I sat in church this past week and sang the hymn: “Nearer my God to Thee”.
I never hear that hymn but that my thoughts do not go directly to the story of the Titanic. I think about those going down on the sinking ship hearing the notes of that song played as the events of that horrific night unfolded. I think of wives kissing their husbands goodbye; children clinging to their mothers as they climbed into life boats, and the fear that must have flooded the hearts of each passenger aboard. I think of the prayers that must have been prayed that cold night.
Nearer, my God to Thee, nearer to Thee
Even thought it be a cross that raiseth me:
Still all my song would be nearer my God, to Thee,
Nearer, my God, to Thee, Nearer to Thee!
I sat this past week dressed in my Sunday best – complete with heels. As we went about the normal order of service, the air conditioner cooled the hot air in the auditorium of my small church in North Carolina. As we sang I held my husband’s hand. On my right side sat my youngest daughter; as we sang she laid her head against my arm and squeezed tight as if to say, "I love you, Mom!" My sons sat down the pew from me and sang along the words of that old hymn. My second oldest daughter in the orchestra played the notes on her cello as the song director held up his hand to indicate to us to sing verse two; my oldest a few rows back sat with a friend. A normal Sunday morning for our family. I looked back down at the hymn book and started singing the second verse:
Though like the wanderer, the sun gone down,
Darkness be over me, my rest a stone;
Yet in my dreams I’d be nearer, my God, to Thee,
Nearer, my God to Thee, nearer to Thee!
My thoughts changed as I sang the verse. I thought not only of the peril of the people on the Titanic; but of the peril of those on the news in recent days. Never in my lifetime have I heard the word ‘beheaded’ used as much in news stories as I have heard in the last few weeks. I have watched the video clips of those burying children – some the same age as my daughter. I have heard of the persecution of the Christians in the Middle East refusing to convert to Islam – their choice costing them their very lives – or the lives of loved ones. Some sentenced to something more horrible than death: watching as their children die for the choice they have been forced to make.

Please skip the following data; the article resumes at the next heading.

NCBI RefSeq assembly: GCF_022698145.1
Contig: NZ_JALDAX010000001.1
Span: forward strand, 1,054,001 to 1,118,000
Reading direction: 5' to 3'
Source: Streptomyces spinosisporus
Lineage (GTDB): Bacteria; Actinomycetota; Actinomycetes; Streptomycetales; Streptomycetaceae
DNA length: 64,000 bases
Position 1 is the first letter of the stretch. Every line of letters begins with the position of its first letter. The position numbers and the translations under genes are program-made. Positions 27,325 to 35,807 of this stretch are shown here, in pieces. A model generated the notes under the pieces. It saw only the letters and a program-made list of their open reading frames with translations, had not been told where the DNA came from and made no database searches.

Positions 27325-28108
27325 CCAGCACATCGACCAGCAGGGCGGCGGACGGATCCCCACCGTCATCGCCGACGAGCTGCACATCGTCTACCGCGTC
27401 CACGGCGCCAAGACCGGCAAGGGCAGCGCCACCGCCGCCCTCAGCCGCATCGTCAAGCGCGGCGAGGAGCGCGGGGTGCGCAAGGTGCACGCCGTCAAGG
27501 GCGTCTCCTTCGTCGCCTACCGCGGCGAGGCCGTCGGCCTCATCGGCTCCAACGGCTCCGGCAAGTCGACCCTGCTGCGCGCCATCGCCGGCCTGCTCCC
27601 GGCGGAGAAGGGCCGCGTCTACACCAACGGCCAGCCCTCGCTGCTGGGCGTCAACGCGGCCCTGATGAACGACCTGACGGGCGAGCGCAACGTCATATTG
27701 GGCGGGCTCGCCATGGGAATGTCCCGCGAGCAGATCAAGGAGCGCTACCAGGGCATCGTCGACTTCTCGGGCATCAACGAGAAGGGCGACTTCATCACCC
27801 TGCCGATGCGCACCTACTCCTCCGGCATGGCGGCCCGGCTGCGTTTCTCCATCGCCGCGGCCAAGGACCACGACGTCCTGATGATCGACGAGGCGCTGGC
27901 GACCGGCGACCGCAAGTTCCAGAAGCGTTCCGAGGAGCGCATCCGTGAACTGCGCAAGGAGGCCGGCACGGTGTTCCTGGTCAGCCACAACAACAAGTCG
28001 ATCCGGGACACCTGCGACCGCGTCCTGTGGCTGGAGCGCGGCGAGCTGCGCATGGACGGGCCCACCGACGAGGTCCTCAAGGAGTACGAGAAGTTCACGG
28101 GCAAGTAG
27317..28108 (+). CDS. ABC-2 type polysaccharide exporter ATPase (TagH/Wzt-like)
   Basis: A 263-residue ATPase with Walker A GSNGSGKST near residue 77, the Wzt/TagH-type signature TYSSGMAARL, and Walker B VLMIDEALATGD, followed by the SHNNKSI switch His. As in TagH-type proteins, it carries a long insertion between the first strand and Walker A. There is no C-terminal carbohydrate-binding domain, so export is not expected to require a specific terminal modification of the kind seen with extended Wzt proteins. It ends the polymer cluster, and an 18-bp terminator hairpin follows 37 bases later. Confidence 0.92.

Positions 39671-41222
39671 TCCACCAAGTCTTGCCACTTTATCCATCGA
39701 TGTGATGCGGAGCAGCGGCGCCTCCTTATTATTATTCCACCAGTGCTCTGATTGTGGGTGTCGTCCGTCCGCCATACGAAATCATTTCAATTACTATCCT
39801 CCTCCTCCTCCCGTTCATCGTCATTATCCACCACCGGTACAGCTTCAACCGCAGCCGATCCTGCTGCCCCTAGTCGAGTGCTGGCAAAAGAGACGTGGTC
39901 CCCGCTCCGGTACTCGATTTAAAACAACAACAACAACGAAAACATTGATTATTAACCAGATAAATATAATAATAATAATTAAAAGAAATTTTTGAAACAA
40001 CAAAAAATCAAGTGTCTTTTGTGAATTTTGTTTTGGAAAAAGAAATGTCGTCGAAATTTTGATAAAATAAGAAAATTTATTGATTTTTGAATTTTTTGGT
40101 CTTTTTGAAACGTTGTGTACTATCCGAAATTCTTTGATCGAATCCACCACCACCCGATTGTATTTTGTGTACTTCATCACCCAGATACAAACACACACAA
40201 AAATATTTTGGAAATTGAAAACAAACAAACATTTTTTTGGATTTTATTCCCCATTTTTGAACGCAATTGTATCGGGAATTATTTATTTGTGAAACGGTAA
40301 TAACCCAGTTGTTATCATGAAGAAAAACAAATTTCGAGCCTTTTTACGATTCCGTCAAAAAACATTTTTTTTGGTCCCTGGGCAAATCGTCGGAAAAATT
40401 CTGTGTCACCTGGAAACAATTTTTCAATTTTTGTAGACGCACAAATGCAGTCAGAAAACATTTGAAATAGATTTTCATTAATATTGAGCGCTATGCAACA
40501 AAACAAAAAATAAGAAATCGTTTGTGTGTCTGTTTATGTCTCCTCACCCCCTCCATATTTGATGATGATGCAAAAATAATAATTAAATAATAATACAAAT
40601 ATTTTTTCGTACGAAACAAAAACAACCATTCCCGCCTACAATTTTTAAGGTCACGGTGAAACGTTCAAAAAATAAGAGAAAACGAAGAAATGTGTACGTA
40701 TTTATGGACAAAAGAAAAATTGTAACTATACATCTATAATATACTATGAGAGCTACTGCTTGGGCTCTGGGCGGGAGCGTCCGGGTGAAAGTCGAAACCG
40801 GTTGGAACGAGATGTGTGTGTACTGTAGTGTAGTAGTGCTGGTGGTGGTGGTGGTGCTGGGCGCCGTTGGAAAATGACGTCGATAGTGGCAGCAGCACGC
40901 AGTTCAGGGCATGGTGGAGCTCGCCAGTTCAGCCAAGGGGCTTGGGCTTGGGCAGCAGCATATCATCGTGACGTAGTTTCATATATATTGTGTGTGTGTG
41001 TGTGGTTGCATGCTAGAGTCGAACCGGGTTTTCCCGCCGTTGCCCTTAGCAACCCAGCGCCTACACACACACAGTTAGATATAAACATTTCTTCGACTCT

I wondered as the song went on if perhaps at that very moment while I was seated in the comfort of my church surrounded by my family – if somewhere – as I sang the words of this hymn – there was a mother watching the beheading of her own child. I wondered if, as she stands fast in her faith in Christ, she has found herself able to, “Look not at the things which are seen, but at the things which are not seen”. Could it be, I wondered, at the same time when I am living life as routinely and normally as I am accustomed to living and worshiping on any given Sunday, that there is a mother kneeling somewhere in hot sand, tears streaming down her face affirming in her heart: “the things which are seen are temporal; but the things which are not seen are eternal”?
Then let the way appear steps unto Heav’n;
All that Thou sendest me in mercy giv’n;
Angels to beckon me nearer, my God to Thee,
Nearer, my God to Thee, Nearer to Thee!
I sat there and sang and wondered if in my life time that type of persecution will come to our household. Could it be that persecution will come to America and I will find that I am that mother? I cringed at the thought. “Oh God, I want to be able to endure to the end – but I know me!” The question that has haunted me so many times in the past several weeks was asked again within my heart: “Would I be able to stand true to Christ till the end – no matter the cost?” I wish I knew with full assurance the answer to that question. I do not! What I do know is that some have had to make that very choice, and as I stand in my pew thousands of miles away from the persecution, some are enduring. There are Christians at this very time in history, perhaps at the same moment I was singing in church, who have found the power and grace to stand.
Then with my waking thoughts bright with Thy praise,
Out of my stony grief’s, Bethel I’ll raise;
So by my woes to be, nearer, my God to Thee,
Nearer, my God to Thee, Nearer to Thee!
I finished the song, and in my mind I pondered the thought of how near God must be to those who are dying for their faith in Him. His presence - their very hope to be able to endure to the end. I think of the abundant grace they must experience at the very moment when their faith costs them all they have on this earth. How strong His embrace as He welcomes them home; and declares them “good and faithful”. Indeed, the very trial of their faith must envelope them deeper into His embrace; so deep they almost feel His arms about them. I am sure that all Christians who die a martyr’s death – no matter the dialect of their tongue share the same heart beat: “Nearer my God to Thee, Nearer to Thee!”
“Then said Jesus unto his disciples, If any man will come after me, let him deny himself, and take up his cross, and follow me. For whosoever will save his life shall lose it: and whosoever will lose his life for my sake shall find it.” Matthew 16:24-25